The Utah Public Service Commission is holding a a two-day hearing on alternative forms of regulation for US WEST Communication (formerly Mountain Bell) with an informal discussion with the involved parties.

Although they did not allow sworn statements or witnesses, commissioners grilled the parties about their proposals and allowed them to question one another during Wednesday's hearing. Involved parties include the Utah Division of Public Utilities, the Committee of Consumer Services, Mountain Bell, AT&T, MCI, Continental West and other independent phone companies.The PSC called the hearing as part of an agreement with lawmakers. PSC agreed to hold hearings after Mountain Bell failed to push a bill through the Legislature that would have deregulated telecommunications in Utah. After the hearings, the PSC will make a recommendation to lawmakers, who may face another bill in the next session.

Prior to the hearing, each involved party filed a statement with the PSC, stating its position and suggestions. The parties presented their positions in opening statements before the commission. The commission, in turn, asked each party to respond to six main questions it had regarding telephone deregulation.

US WEST Communications proposed three alternatives to the current "rate of return" regulation, where profits are limited by regulators and any earning in excess of that limit warrants a rate change. It suggested service-by-service regulation, incentive regulation, where the profits are split between the company and customers and setting rates by a social contract.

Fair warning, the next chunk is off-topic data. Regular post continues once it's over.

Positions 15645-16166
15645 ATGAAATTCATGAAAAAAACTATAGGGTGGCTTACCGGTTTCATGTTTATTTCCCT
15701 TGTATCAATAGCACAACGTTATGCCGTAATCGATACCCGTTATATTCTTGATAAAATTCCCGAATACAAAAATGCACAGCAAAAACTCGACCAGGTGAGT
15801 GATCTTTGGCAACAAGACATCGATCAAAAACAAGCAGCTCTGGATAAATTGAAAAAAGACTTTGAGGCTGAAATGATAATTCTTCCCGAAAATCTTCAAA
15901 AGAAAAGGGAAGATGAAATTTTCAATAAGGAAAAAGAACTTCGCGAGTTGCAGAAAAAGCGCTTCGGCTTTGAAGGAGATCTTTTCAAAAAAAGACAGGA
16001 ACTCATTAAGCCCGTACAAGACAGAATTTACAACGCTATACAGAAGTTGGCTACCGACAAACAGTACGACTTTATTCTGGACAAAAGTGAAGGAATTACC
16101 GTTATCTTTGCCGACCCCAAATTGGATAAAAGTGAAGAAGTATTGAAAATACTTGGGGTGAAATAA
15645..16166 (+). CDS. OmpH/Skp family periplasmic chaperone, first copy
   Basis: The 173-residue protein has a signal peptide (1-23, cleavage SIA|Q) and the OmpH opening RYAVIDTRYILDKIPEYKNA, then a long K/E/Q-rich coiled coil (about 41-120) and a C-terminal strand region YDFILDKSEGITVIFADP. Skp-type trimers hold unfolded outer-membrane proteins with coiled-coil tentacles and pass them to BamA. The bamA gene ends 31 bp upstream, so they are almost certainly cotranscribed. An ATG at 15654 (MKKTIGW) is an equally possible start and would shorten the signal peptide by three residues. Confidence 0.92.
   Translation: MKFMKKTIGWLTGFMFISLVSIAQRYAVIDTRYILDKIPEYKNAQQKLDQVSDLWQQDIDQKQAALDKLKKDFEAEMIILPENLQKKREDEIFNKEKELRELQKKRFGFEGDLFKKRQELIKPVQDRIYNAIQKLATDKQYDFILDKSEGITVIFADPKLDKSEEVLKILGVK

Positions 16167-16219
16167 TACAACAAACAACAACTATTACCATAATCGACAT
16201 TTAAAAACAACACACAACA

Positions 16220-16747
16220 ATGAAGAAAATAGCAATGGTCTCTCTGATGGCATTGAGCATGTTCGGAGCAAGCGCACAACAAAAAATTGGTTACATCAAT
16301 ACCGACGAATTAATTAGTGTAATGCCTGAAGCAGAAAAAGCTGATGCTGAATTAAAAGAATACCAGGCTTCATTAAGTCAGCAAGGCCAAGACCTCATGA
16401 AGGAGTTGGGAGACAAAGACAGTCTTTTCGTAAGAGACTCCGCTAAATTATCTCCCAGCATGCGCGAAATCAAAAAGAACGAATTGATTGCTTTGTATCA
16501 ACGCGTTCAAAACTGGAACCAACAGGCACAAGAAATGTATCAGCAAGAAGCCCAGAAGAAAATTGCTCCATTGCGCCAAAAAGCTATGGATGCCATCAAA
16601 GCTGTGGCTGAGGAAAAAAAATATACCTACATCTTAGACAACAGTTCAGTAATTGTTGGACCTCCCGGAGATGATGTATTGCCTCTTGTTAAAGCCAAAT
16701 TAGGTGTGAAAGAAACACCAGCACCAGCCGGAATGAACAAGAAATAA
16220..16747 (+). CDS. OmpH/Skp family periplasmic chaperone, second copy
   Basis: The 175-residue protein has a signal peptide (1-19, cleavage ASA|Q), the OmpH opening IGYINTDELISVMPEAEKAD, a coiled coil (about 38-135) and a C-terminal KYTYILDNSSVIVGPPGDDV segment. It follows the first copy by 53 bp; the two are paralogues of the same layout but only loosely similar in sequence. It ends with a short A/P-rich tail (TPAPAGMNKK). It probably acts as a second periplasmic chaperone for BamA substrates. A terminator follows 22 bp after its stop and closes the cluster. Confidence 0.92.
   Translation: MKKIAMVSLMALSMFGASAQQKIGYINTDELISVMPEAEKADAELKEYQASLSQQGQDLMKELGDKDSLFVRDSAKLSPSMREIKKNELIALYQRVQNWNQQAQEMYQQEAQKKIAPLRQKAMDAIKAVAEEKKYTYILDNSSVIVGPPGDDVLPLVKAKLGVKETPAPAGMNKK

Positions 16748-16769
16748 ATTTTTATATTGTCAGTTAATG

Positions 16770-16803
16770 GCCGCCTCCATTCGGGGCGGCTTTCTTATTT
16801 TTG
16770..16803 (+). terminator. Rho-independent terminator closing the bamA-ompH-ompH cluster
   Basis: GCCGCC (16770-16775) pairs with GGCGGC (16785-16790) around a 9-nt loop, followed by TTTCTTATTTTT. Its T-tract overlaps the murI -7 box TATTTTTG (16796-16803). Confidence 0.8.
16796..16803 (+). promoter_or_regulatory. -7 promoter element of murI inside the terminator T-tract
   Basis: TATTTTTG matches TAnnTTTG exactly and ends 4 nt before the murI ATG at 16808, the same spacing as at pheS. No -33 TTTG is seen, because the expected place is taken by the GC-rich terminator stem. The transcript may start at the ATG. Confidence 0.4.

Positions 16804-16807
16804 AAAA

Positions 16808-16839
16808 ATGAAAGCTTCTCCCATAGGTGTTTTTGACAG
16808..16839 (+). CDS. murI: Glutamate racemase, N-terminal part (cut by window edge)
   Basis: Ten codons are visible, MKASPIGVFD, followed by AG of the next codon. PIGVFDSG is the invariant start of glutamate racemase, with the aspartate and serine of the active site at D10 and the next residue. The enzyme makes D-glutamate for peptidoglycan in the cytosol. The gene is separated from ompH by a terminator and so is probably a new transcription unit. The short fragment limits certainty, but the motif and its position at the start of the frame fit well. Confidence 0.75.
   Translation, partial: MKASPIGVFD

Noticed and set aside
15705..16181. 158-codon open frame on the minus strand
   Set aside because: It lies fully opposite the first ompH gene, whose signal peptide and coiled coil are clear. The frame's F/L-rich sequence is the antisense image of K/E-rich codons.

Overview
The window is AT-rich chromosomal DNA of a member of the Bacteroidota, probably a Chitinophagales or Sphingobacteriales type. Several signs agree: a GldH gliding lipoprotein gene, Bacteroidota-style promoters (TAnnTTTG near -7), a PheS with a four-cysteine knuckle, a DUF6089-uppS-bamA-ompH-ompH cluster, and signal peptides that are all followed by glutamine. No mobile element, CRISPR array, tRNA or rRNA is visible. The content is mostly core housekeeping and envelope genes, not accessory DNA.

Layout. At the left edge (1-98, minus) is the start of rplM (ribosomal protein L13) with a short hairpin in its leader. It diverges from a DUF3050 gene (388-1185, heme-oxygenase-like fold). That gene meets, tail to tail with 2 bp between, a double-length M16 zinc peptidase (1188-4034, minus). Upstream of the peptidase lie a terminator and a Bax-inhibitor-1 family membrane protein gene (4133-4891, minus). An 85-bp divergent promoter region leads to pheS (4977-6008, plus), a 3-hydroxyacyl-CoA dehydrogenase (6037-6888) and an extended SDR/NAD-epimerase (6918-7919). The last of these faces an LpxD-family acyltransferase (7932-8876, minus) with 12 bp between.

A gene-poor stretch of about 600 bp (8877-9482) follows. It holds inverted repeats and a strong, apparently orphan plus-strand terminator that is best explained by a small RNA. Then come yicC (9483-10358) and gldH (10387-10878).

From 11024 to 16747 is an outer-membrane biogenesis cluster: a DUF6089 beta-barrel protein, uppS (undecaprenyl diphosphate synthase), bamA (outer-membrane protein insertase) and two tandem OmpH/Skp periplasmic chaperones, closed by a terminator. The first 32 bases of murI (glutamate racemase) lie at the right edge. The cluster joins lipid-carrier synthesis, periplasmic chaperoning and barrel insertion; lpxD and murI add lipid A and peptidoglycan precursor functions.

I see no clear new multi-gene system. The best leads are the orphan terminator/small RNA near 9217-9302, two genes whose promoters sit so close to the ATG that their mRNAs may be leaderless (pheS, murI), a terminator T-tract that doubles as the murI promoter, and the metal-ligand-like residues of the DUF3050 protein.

"Our position is that changes in regulation should be made in the public interest," said Ted Smith, a representative from US WEST.

The commission asked Smith to respond to its questions first, asking him to explain how state regulation has been inadequate.

Smith said state regulation was causing US WEST to lose money and services. "We believe the problem is related to the process and we can meet the goals of protecting the public in a different way," he said.

Ted Stewart, PSC chairman, said the commission would take Smith's assertions seriously if he could document or quantify the companies losses. Smith said the level of regulations has dramatically increased and it often results in fewer investments.

"Where can you show me that US WEST didn't make an investment because of regulations?" Stewart asked. Smith said he couldn't supply an example on the spot. "In the event that you can provide specific information, that would be helpful," Stewart said.

William Levis, an MCI representative from Denver, said US WEST has failed to supply evidence of its losses on other occasions. He said MCI feels it's US WEST's responsibility to show that it is suffering from the regulations.

Several other party representatives said regulations are the most efficient way to administer to the public's needs. Continental West was the only other organization that supported deregulation policies similar to those of US WEST.

The hearing continued Thursday and included testimony from sworn witnesses.